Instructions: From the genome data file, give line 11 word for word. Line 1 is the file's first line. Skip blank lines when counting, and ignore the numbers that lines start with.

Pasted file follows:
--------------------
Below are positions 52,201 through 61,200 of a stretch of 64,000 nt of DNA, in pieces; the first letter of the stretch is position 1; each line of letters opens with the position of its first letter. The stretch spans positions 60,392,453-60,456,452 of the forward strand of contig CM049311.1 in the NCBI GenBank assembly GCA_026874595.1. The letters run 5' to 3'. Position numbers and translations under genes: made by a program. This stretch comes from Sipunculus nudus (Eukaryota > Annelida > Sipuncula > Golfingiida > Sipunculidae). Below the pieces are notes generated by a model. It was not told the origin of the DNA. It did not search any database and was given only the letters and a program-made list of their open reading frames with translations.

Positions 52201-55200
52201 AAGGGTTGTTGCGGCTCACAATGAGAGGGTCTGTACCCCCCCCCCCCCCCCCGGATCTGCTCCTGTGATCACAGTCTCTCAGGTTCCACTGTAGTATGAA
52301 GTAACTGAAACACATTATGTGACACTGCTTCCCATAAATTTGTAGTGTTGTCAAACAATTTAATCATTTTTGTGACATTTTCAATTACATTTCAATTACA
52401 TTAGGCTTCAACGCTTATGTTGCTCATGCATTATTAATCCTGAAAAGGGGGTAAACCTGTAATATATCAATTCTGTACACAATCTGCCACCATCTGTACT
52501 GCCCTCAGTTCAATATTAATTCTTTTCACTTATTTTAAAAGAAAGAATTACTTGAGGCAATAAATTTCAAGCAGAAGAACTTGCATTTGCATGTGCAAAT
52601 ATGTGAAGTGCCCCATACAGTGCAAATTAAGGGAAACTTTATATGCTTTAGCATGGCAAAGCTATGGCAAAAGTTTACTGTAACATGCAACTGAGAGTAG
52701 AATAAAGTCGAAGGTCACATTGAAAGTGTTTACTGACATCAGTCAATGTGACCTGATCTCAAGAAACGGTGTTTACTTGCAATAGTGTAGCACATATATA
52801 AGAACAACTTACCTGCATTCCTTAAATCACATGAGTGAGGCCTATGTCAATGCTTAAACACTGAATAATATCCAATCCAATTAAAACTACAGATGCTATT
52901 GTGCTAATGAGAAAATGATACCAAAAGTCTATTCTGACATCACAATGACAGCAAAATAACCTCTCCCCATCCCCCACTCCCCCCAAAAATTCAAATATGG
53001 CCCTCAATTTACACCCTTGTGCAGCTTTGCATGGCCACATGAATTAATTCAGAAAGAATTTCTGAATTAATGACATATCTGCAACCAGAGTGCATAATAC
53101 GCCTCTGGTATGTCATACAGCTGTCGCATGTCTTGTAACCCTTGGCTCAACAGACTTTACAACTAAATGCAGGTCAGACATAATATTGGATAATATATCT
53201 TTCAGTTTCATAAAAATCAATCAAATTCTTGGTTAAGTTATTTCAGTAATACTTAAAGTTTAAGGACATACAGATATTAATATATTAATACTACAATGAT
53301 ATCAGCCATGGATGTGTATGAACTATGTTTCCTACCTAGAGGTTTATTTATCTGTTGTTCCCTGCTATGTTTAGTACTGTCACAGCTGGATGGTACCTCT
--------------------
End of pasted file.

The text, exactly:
53001 CCCTCAATTTACACCCTTGTGCAGCTTTGCATGGCCACATGAATTAATTCAGAAAGAATTTCTGAATTAATGACATATCTGCAACCAGAGTGCATAATAC